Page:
“Numbers are numbing. Seeing this on the news over and over again, there is a kind of normalization that happens because people feel helpless,” Dr. Audrey McMahon, a pediatric psychiatrist who worked with Gaza’s children, told Doctors Without Borders. “But these children are human beings that have the same right to have a life lived in peace, to have access to good food, to grow healthy. They should have a right to have dreams and hope for the future.”

“Children are born where they’re born, and it doesn’t make them belong to any type of group,” she continued. “They are just children.”

Amjad Al-Qanoo, a 3-year-old Palestinian child whose health is deteriorating due to malnutrition, pictured in Gaza City's Jabalia district on June 9, 2024.
Amjad Al-Qanoo, a 3-year-old Palestinian child whose health is deteriorating due to malnutrition, pictured in Gaza City’s Jabalia district on June 9, 2024.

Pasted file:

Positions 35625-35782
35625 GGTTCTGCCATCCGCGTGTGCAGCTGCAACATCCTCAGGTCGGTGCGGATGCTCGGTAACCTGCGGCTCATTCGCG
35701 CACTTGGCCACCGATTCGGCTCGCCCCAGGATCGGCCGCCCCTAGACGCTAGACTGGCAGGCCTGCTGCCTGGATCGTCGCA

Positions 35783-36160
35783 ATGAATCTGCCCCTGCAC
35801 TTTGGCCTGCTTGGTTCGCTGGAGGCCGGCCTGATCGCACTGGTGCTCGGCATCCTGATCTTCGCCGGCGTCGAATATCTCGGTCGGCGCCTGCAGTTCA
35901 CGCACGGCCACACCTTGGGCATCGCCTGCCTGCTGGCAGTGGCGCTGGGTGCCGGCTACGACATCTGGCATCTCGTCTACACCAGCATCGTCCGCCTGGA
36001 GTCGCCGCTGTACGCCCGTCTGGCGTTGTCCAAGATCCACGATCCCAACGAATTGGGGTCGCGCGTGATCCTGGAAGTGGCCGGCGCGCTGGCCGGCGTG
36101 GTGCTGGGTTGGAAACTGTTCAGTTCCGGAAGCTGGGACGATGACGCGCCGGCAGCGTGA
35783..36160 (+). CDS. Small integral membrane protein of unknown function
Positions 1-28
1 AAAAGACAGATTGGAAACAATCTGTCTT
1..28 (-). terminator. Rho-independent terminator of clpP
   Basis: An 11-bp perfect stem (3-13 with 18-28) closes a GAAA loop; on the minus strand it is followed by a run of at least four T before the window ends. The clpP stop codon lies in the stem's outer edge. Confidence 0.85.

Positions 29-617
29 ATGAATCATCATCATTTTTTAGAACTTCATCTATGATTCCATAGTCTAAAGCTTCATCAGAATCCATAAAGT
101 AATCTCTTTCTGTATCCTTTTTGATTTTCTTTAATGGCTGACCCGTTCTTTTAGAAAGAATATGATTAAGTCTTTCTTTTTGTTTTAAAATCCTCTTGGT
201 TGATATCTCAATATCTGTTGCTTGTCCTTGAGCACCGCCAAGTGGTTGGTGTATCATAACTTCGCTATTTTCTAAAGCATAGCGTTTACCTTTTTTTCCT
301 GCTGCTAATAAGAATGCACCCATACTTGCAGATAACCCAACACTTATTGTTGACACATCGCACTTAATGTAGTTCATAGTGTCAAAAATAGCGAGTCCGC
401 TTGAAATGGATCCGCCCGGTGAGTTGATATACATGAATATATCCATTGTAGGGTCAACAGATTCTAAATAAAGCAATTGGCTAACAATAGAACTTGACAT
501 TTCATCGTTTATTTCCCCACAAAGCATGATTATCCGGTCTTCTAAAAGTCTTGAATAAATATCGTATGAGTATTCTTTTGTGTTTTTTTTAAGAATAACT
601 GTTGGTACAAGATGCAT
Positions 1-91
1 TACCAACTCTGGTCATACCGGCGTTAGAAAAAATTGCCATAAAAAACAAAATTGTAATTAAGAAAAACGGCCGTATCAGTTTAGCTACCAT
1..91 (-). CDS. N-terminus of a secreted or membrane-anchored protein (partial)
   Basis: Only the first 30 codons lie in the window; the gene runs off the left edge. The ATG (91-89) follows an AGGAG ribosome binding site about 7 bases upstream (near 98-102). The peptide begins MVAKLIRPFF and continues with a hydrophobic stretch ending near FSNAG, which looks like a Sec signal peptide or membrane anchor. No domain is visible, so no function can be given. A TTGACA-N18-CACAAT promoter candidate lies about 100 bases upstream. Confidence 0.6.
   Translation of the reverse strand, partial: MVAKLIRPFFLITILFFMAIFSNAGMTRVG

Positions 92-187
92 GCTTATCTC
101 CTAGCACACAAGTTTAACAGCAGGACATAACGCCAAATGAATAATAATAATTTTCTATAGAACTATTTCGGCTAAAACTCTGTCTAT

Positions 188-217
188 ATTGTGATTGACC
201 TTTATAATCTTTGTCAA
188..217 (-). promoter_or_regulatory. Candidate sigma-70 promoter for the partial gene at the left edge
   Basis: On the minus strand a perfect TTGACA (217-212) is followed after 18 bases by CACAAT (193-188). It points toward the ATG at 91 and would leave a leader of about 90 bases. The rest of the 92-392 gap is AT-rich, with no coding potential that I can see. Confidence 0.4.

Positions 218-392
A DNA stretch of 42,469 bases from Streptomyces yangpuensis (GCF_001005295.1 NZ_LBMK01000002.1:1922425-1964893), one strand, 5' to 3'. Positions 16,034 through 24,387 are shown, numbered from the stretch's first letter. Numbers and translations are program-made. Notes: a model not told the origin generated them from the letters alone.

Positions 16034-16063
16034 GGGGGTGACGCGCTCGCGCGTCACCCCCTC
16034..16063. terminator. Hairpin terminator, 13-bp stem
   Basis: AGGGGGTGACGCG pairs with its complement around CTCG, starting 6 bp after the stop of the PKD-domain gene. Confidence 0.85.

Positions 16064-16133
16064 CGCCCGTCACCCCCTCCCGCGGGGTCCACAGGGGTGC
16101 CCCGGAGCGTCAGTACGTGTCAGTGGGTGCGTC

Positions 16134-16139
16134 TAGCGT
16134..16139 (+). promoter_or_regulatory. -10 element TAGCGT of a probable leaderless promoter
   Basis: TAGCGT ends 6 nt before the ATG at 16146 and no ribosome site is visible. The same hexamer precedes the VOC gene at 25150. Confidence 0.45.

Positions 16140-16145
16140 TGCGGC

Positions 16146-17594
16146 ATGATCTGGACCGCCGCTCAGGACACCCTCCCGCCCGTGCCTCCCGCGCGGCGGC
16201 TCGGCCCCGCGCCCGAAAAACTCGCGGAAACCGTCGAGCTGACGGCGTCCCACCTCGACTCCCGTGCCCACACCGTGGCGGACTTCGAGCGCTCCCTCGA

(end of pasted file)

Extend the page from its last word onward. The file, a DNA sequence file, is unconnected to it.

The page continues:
Mahmoud Issa/Anadolu via Getty Images

Initially, images of child starvation in northern Gaza shocked the world as Palestinians grew desperate for humanitarian aid that was not arriving. Visibly emaciated babies and small children were shown clinging on to life while some families spoke of having to resort to eating animal feed and grass.

Humanitarian groups say that the aid situation has slightly improved in the north, but with Israeli forces still attacking Rafah and blocking major aid routes in the area, children in south and central Gaza are becoming malnourished, with virtually no access to proper health care.

Due to their metabolism, children are more susceptible to malnutrition, which leads to dangerously low blood sugar levels and stunts their growth, according to Dr. Tanya Haj-Hasan, a Doctors Without Borders pediatrician who has worked with Gaza’s youth.

“As adults, we need to eat so that we have energy, but our brains are fully developed. So if we are malnourished for some period of time, it’s very unlikely to impact our cognitive ability in the long term. Whereas in children, that’s not true at all,” she told the group earlier this month. “We know that starvation over time will eventually not only stunt the growth of their bodies, but also the growth of their brains and lead to developmental delays later in life and an inability to reach their full cognitive potential.”